I asked for the columns and average column lengths for the indexes, and the block size; without that information it's not possible to get an idea of the "reasonable" block size for your indexes. However, assuming an 8KB block size, you've got one index of 3M blocks for a table of 106M rows, which is 35 index entries per block - that's highly suggestive of a degenerate index because even at 50% empty space that would give you an average index entry of about 115 bytes (including overheads) which is a little unusual unless it has lots of columns or indexes a large varchar2().

                                   

                                  The index with 40 distinct values looks like is a complete waste of space - but maybe that's been created to avoid foreign key locking, in which case I'd still want to check if it's necessary.

                                   

                                  Regards

                                  Jonathan Lewis

                                  1 person found this helpful
                                  • 14. Re: Oracle range partitions drop operation (with update indexes clause) is slow
                                    raulk89

                                    Sory, my bad, here are the results you requested (if there are some more columns you would like to investigate, then please let me know):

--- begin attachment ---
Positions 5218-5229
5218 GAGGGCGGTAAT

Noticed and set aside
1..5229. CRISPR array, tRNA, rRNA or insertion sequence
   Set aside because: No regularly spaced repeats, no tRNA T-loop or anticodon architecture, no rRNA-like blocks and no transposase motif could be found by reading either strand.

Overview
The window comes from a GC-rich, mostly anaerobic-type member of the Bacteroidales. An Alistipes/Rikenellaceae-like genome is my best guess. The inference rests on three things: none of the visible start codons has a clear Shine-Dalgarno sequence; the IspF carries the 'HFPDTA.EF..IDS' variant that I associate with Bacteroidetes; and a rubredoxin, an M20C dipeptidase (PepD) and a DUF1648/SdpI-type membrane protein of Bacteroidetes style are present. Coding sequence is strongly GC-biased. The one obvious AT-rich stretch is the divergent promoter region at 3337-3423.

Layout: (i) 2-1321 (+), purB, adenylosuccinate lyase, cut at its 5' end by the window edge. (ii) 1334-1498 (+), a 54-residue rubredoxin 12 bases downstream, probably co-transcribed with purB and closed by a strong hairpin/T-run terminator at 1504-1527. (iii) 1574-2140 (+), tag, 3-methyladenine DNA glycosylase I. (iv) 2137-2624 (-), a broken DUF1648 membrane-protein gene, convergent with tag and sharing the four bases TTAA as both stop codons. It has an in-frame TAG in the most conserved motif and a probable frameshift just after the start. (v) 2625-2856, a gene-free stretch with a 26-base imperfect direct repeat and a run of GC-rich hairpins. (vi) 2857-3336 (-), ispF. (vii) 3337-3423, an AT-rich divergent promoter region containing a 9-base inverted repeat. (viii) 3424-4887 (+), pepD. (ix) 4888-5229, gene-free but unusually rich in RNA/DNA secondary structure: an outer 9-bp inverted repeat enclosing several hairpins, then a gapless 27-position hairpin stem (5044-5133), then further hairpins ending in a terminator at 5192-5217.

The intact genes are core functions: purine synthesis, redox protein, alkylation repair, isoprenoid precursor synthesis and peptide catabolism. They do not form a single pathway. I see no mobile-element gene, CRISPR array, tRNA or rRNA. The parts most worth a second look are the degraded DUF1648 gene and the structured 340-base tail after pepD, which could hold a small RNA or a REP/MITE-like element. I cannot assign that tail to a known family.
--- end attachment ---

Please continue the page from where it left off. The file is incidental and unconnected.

select c.table_name, c.column_name, c.data_type, c.data_length, c.num_distinct, c.density, c.num_nulls, c.num_buckets, c.char_col_decl_length, c.avg_col_len, c.char_length
                                        , i.index_name, i.blevel, i.leaf_blocks, i.distinct_keys, i.avg_leaf_blocks_per_key, i.avg_data_blocks_per_key, i.num_rows
                                    from dba_tab_columns c
                                    inner join dba_ind_columns ic on c.column_name = ic.column_name
                                        and c.table_name = ic.table_name
                                    inner join dba_indexes i on ic.index_name = i.index_name
                                        and c.owner = ic.table_owner
                                    where c.owner = 'AETADMIN' and c.table_name = 'LOGI' 
                                    order by c.table_name, i.index_name, c.column_name 
                                    
                                    
                                    

                                     

                                    And yes, this index with 40 distinct values seems like a complete waste..

                                     

                                    Regards

                                    Raul